Array
Gardening

How To Care For A Fiddle-Leaf Fig

This potted beauty will thank you when you keep these tips in mind

Shares
Photography: @botanicalhouse and @dutchlivings on Instagram (Main Photos)

There's no denying that the fiddle-leaf fig has become the "it" plant for quite a few years now. It's practically everywhere—in malls, on magazine covers, even at your friend's place.

 

Fiddle-leaf fig, or Ficus lyrata, has broad leaves that look like a fiddle, hence the name. It commonly grows in western Africa, and is found in low-lying tropical rainforest. Thanks to our tropical climate, this ornamental tree can also be grown indoors. And with its imposing form, the fiddle leaf-fig is an easy way to add drama to any space. Know how to care for this popular plant so it will last you years.

Give it enought sunlight.

Since fiddle-leaf fig thrives in the tropical rainforest, keep yours in an area that best gets enough indirect sunlight, much like how it is in its natural habitat. Place it by the window or balcony door. Every once in a while, bring it outside for a few hours of direct morning sunlight, but avoid direct afternoon sun as it can be too hot for the plant.

 

Observe proper watering.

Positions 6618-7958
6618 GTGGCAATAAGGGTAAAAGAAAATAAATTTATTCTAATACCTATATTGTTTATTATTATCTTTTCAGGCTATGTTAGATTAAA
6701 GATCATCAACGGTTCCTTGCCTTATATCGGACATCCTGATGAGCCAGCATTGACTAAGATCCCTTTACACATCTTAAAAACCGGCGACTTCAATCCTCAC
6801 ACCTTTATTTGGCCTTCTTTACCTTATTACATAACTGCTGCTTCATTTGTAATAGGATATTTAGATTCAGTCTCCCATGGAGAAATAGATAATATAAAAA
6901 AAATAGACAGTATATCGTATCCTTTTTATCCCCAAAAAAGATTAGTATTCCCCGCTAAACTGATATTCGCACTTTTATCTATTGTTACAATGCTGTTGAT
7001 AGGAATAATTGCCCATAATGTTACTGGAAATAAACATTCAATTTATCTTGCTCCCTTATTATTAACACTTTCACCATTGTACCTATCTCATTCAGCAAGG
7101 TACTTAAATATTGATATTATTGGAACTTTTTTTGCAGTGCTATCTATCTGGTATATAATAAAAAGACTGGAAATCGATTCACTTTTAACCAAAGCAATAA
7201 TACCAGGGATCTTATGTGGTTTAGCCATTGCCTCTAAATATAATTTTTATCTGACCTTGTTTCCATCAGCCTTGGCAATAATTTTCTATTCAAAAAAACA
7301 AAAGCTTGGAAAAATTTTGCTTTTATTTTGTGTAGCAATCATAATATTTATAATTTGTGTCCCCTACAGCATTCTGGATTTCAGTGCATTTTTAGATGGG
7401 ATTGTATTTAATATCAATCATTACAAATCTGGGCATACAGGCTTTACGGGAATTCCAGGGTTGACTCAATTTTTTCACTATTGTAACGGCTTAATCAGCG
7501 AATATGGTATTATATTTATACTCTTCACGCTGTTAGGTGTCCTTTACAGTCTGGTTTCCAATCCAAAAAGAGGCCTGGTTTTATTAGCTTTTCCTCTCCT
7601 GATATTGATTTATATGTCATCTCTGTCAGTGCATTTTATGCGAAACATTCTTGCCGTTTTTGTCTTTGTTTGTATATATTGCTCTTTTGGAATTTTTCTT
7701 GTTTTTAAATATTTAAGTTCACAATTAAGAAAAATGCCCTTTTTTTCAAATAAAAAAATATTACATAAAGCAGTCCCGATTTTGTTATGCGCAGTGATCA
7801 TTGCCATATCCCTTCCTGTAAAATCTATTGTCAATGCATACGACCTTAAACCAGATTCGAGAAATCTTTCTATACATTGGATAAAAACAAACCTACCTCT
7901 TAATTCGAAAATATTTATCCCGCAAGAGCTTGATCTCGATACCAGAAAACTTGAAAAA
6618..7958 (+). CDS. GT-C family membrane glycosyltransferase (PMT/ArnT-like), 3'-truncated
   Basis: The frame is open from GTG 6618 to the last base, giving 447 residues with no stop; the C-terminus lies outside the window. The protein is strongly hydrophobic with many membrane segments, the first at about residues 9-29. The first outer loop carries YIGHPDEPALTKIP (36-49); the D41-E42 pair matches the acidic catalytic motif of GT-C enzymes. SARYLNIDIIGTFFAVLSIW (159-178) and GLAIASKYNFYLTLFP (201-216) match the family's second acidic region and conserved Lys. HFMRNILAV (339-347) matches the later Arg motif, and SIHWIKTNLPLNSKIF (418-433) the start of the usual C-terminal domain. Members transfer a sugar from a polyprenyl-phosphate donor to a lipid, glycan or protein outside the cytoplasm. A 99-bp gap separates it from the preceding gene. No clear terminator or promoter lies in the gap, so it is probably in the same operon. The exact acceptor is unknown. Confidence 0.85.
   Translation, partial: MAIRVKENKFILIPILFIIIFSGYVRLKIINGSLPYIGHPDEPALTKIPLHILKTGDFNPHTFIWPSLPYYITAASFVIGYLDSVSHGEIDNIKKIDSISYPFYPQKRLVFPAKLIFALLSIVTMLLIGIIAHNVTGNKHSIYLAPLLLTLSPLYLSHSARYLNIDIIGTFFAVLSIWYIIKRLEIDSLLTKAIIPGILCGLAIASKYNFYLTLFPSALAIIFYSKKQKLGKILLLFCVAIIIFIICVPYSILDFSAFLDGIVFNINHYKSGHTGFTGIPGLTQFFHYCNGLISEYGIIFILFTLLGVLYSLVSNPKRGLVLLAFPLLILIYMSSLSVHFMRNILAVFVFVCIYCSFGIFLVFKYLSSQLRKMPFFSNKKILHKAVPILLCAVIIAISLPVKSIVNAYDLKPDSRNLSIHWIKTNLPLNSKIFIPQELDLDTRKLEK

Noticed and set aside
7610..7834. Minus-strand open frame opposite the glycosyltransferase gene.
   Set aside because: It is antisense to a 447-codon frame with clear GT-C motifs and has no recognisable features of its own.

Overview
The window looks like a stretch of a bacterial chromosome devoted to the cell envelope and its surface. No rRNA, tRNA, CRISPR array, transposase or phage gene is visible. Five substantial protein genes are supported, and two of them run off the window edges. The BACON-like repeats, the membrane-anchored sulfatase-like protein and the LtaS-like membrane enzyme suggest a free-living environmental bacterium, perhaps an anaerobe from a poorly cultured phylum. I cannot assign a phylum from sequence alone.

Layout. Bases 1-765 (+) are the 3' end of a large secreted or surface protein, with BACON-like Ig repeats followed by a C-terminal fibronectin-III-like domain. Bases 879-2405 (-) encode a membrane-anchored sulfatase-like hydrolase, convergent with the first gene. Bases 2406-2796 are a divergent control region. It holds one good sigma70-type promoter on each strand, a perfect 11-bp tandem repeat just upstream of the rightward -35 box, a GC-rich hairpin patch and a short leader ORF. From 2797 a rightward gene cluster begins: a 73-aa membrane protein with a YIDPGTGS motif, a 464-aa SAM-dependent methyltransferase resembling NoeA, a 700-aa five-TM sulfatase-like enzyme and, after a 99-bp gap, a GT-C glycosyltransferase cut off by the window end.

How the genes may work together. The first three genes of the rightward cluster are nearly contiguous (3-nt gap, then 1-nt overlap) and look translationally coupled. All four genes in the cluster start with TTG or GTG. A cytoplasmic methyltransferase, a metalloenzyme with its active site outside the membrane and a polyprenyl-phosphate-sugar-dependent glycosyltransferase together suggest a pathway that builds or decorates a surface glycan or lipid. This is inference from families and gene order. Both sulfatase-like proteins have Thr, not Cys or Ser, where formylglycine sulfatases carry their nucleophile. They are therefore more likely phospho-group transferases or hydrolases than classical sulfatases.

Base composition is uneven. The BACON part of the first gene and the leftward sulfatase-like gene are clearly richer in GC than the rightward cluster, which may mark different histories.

As with most plants, the fiddle-leaf fig appreciates just enough water. Water thoroughly until water drains from the pot holes, then wait until the top soil is dry enough before giving it another drink. If you water it indoors, be wary of letting the water stand in the pot plate; get rid of the water in the plate as soon as the pot is drained. Letting the soil of your fiddle-leaf soak in standing water will only cause root rot, which will eventually kill your beautiful plant.

Remember that since fiddle-leaf fig is native to rainforests, you need to keep its roots moist but not soaking wet. If the leaves turn yellow and soggy, that means you're overwatering it; if they turn brown and brittle to the touch, your plant needs more water. Adjust your watering frequency depending on the season: if it's summer, water often as needed; if it's rainy season, hold off on that watering can.

ADVERTISEMENT - CONTINUE READING BELOW

 

Avoid cold drafts.

While it's tempting to keep your air-conditioning unit at 16 degrees when it's really hot, remember that such cold temperatures may be harmful to the fiddle-leaf, as it is used to high humidity in the forest. But that doesn't mean you need to sacrifice comfort for the sake of your potted plant; just make sure it isn't directly exposed to the A/C, and you and your fiddle-leaf will be fine.

Keep pests away.

Common pests that pose a threat to fiddle-leaf are mealybugs, mites, and aphids. Regularly check the leaves for signs of infestation (sick-looking yellow leaves), and immediately get rid of the pests. Gently wipe down the leaves with a solution of a gallon of water mixed with half a teaspoon of dishwashing liquid (avoid the anti-bacterial variant as it may contain strong ingredients that may be harmful to plants). If you must, snip off heavily infested leaves to save the rest of the plant. Keep it away from other plants in the room to avoid spreading the infestation.